SPRINGFIELD…. State Rep. Deanne M. Mazzochi’s (R-Elmhurst) House Bill 3263, designed to bring transparency to municipal governments’ public pension funds, this week was signed into law.
“Many of our public servants and their families depend on the IMRF pension fund. But Illinois is plagued with runaway pension costs. Taxpayers are on the hook for paying into these funds. Some property tax bills confirm municipalities are saddled with pension tax levies that are double or triple the amount of the municipalities’ levy for annual operational expenses,” said Mazzochi. “This is why it is critical to ensure that each and every year IMRF is fully disclosing all of its documents pertaining to municipalities’ past and future projected contributions. Municipalities cannot ethically budget, and residents cannot engage in meaningful oversight, without true and accurate information in real time.”
Public Act 101-0504 now requires IMRF participants to post the original terms for participation in the fund; as well as past and future contribution requirements. Mazzochi noted that pension watchdogs had previously complained that IMRF disclosures on these issues were at best superficial, and at worst hard if not impossible to find. “The law’s emphasis on disclosing all documents, and requiring IMRF to make links to the information available to our local municipalities for their own websites, IMRF participants and taxpayers will each have the IMRF financial funds details they need at their fingertips. This new law is a win for employees, retirees, and taxpayers.”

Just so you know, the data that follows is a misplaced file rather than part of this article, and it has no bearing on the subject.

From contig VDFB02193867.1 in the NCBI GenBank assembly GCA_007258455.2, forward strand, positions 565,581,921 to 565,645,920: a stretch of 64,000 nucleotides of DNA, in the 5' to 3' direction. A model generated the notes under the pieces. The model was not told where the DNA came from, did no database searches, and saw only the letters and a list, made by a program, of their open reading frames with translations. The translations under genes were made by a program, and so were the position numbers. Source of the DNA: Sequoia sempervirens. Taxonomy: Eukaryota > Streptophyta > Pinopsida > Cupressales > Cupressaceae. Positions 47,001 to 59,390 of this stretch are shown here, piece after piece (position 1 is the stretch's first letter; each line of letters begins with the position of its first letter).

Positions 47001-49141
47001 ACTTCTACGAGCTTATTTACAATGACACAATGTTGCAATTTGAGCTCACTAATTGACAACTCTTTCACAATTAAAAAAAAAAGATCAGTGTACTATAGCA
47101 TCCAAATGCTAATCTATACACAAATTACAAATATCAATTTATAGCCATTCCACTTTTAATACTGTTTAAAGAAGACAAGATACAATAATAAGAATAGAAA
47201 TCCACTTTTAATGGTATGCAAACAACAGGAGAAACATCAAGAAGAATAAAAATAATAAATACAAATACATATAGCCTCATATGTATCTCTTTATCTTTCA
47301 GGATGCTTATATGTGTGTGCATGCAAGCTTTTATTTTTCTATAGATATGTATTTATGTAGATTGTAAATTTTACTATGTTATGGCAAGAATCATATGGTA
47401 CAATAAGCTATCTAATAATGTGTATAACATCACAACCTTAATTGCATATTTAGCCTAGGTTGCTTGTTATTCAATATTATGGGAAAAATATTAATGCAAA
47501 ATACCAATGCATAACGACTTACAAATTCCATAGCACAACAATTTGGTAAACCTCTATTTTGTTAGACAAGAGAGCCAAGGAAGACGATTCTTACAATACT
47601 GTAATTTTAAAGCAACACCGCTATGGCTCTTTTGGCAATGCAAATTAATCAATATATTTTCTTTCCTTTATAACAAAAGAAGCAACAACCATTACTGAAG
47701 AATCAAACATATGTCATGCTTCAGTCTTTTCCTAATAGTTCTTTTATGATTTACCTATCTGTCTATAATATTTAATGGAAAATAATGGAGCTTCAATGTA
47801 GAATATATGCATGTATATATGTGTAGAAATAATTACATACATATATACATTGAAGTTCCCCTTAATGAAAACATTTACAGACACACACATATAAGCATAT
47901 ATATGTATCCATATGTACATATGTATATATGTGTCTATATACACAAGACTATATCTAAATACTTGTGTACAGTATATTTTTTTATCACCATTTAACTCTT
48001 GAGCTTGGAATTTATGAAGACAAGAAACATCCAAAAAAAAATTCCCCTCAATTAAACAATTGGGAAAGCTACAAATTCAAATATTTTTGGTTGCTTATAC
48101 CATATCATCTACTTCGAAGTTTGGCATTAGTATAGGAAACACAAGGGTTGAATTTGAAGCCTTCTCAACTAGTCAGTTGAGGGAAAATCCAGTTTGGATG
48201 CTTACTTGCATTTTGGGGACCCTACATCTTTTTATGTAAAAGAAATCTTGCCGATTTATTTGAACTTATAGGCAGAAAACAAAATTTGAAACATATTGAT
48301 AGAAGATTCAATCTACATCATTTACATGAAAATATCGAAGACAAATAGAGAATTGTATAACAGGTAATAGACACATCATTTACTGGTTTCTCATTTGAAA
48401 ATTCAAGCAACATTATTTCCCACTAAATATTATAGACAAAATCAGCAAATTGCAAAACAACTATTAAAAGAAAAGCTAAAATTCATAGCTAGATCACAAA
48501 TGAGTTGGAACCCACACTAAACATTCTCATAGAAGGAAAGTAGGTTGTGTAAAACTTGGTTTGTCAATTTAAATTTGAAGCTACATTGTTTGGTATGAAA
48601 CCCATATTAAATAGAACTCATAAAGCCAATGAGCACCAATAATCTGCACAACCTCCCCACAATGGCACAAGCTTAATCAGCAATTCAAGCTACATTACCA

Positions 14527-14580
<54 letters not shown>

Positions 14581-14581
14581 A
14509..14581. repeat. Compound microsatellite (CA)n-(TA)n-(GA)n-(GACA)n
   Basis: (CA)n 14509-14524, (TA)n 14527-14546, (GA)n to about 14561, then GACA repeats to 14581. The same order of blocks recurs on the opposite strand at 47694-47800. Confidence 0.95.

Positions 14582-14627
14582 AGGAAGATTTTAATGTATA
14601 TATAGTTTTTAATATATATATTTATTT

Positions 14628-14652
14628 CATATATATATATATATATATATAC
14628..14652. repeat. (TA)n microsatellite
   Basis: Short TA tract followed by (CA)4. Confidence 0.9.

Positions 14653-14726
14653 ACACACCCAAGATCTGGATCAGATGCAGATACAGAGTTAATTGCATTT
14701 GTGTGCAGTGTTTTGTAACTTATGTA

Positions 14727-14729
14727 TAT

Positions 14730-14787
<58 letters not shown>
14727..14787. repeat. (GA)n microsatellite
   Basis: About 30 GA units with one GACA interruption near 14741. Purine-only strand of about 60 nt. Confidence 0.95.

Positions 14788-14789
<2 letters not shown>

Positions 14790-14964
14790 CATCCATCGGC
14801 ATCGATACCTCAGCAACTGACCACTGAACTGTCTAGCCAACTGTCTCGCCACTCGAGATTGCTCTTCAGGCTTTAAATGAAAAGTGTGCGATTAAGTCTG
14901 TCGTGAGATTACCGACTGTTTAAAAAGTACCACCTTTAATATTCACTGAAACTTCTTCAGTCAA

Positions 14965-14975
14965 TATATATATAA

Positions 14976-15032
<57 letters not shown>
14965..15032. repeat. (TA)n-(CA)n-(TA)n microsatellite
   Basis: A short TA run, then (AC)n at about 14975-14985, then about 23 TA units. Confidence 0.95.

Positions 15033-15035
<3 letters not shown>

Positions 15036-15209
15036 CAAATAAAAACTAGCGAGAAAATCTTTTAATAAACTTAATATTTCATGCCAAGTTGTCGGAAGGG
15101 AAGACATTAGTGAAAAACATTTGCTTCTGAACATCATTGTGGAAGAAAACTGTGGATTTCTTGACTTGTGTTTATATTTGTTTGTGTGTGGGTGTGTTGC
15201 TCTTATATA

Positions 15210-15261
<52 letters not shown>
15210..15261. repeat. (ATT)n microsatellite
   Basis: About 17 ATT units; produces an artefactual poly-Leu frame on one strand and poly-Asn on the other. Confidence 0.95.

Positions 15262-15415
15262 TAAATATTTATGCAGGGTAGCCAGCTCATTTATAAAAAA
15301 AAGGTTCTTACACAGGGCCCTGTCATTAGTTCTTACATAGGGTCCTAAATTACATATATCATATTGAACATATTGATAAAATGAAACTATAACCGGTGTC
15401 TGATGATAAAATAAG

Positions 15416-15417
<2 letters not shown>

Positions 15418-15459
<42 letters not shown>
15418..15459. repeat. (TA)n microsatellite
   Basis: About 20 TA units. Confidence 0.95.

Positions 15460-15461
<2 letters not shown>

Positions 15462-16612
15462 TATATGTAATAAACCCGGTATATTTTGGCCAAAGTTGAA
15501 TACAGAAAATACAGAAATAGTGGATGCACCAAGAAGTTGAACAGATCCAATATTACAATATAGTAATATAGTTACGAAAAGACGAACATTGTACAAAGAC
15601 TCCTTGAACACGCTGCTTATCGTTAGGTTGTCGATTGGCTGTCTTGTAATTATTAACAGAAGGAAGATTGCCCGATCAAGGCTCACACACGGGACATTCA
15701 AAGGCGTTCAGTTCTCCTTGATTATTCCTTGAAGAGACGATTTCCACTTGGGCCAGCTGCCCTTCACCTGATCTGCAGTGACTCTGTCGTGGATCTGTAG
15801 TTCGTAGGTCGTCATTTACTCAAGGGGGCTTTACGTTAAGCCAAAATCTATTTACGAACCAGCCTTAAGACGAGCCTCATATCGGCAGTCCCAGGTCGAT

Mazzochi noted that as property tax bills continue to rise, it is all the more critical to ensure strong IMRF oversight. “Actuarially speaking, IMRF is considered one of Illinois’ most stable pension funds,” Mazzochi said. “But if it falters, that will lead to direct adverse impacts on everyone’s property tax bills. Improving transparency for this critical fund will provide taxpayers and employees with the tools they need to identify and predict problems so that it does not become dangerously underfunded like our five state pensions.” Illinois state pension funding is estimated to be $130-230 billion underfunded.
The legislation reflects Mazzochi’s ability to build coalitions to improve transparency and oversight. The bill passed with broad bipartisan support in both the Senate and the House.